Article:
Alternative type styles
Certain OpenType fonts, such as Poetica Std, allow you to apply complete families of typographic alternatives, called Stylistic Sets, to your text with a click. Highlight the text on the page, click on the Control or Character palette’s flyout menu, select OpenType>Stylistic Sets, and choose a stylistic set.
Placing PDF pages
You can place some or all of the pages from a multipage PDF file in your layout. Choose File>Place, and in the Place dialog, select the PDF to import, select the Show Import Options checkbox, uncheck the Replace Selected Item checkbox, and click Open. Choose the previewed page, all, or a specific range of pages in the General pane. Click OK and the multipage PDF cursor appears to place the pages of the PDF.
Click once on your document to place the next page of the PDF. To place all of the PDF pages at once, hold Option (PC: Alt) and click once on your document. There’s no means to place a sequence of PDF pages automatically across document pages, so you must click once each time to place the next page.
InDesign CS2’s multilayer support allows you to choose which layers of a multilayer Photoshop or PDF file should appear in the placed image. Choose File>Place and select the Show Import Options checkbox in the Place dialog. In the Layers pane of the Image Import Options dialog, click the Eye icon next to the name of an image layer to turn it on or off.
To edit the layer visibility of a multilayer image after it’s placed, select the image with the Direct Selection tool or the new Position tool, and choose Object>Object Layer Options. In the Object Layer Options dialog, click the Eye icon next to the name of an image layer to turn it on or off.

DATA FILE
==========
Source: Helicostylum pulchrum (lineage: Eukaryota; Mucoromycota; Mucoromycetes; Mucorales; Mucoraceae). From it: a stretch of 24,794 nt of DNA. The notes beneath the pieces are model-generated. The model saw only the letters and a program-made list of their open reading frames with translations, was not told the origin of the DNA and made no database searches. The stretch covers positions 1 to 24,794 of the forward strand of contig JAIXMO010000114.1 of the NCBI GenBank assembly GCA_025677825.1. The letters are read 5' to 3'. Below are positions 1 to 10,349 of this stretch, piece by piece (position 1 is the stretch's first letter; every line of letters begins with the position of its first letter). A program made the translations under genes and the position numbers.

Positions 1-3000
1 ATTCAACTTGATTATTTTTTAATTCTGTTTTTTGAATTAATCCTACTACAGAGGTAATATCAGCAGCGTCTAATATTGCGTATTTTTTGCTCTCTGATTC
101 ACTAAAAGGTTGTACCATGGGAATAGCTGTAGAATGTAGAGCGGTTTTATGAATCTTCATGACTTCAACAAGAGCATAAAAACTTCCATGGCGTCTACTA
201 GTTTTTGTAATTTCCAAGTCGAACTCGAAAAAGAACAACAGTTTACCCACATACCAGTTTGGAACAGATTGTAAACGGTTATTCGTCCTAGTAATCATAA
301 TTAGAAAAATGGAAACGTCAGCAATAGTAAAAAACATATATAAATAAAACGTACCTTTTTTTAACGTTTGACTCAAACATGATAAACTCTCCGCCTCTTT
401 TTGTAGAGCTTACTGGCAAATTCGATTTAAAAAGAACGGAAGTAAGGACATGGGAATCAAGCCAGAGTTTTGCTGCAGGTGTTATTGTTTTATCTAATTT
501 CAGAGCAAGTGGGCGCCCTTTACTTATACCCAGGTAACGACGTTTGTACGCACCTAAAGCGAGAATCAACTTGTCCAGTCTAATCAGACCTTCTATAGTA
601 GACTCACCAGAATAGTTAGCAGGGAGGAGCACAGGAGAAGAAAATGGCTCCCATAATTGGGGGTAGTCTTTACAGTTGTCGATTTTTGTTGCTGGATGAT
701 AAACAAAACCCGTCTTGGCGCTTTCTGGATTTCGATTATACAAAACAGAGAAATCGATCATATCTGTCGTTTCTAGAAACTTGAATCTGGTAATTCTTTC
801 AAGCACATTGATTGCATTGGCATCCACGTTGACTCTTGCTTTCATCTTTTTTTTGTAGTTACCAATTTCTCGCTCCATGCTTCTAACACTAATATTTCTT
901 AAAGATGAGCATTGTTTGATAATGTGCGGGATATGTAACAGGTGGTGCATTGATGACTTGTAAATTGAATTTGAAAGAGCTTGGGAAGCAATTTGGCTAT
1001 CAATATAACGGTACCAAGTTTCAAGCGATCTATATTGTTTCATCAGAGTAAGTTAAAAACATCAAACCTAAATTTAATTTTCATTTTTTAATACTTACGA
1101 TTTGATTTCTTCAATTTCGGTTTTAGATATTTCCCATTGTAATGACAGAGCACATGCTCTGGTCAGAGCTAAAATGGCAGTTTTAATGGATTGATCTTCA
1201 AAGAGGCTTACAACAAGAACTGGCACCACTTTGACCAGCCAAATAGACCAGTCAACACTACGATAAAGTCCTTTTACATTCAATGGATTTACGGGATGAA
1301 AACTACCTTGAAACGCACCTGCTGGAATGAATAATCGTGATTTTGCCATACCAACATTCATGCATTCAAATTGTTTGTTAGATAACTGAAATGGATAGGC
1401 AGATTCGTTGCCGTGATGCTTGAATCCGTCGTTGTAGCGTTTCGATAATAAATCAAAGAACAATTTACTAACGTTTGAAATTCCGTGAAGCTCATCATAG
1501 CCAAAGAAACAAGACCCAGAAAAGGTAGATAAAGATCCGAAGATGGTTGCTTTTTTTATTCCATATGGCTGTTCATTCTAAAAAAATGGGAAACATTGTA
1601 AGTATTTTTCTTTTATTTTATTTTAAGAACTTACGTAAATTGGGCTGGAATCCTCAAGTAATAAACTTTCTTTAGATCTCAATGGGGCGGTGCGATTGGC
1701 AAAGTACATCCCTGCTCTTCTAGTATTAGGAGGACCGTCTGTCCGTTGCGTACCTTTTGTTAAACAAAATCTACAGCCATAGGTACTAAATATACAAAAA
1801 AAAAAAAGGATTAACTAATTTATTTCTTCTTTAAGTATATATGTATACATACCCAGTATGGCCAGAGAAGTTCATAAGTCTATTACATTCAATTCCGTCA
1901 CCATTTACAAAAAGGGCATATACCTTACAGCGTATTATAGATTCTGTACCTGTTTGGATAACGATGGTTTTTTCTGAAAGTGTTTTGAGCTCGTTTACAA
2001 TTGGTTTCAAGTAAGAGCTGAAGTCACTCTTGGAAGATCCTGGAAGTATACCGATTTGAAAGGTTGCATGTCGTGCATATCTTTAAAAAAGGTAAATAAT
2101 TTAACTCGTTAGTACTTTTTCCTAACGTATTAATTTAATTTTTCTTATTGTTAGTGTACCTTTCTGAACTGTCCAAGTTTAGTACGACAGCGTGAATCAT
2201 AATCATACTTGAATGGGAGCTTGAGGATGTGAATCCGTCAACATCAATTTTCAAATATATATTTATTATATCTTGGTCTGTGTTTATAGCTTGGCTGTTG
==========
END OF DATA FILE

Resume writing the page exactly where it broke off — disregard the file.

Lists of paragraphs in InDesign CS2 can be automatically numbered or bulleted. To view the numbered and bulleted list settings, choose Bullets and Numbering from the flyout menu from either the Paragraph palette or the Control palette when it’s in Paragraph mode. From the List Type pop-up menu, choose Bullets, Numbers, or choose None to remove any list formatting. Set the font, color, position, or bullet character for the list. Numbered and bulleted lists are essentially smart paragraph styles that add a user-defined bullet character or number and indent each paragraph for you.
You may save an object or a group of objects for later reuse by dragging it onto your desktop, or you may select an object or group, choose File>Export, and choose InDesign Snippet from the Format pop-up menu. A snippet file is an XML file that remembers a group or an object’s contents, color, formatting, position on the page, etc. Use Place (File>Place) to add a saved snippet file to a layout using its original coordinates.
As you type, InDesign CS2’s dynamic spell checking (Edit> Spelling>Dynamic Spelling) flags misspellings with red wiggly lines under suspect words. To enable InDesign to fix misspelled words for you as you type, choose Text Autocorrect under InDesign>Preferences>Autocorrect (PC: Edit>Preferences>Autocorrect). You can add your own frequently misspelled words to the list in the Auto-correct preferences.
The footnotes feature creates automatically formatted and numbered footnotes at the bottom of each page within a text flow. Each footnote travels with its reference text as it moves from page to page. Choose Type>Insert Footnote to create a new footnote. For in-depth footnote numbering and formatting choices, choose Type>Document Footnote Options.
While InDesign CS can open InDesign CS2 files, it requires an extra step or two and the process isn’t trouble-free. To export your InDesign CS2 files to a format that InDesign CS can open, choose File>Export, and choose InDesign Interchange from the Format pop-up menu. Files saved in the Interchange (INX) format can be opened with InDesign CS with some exceptions for third-party plug-ins and CS2-only features. Since this process is a conversion, some parts of a CS2 file may not be converted in the expected manner. Also, you may have to disable all third-party InDesign plug-ins and restart InDesign CS2 before exporting a CS2 file to ensure that the resulting Interchange file will open without causing InDesign CS to crash.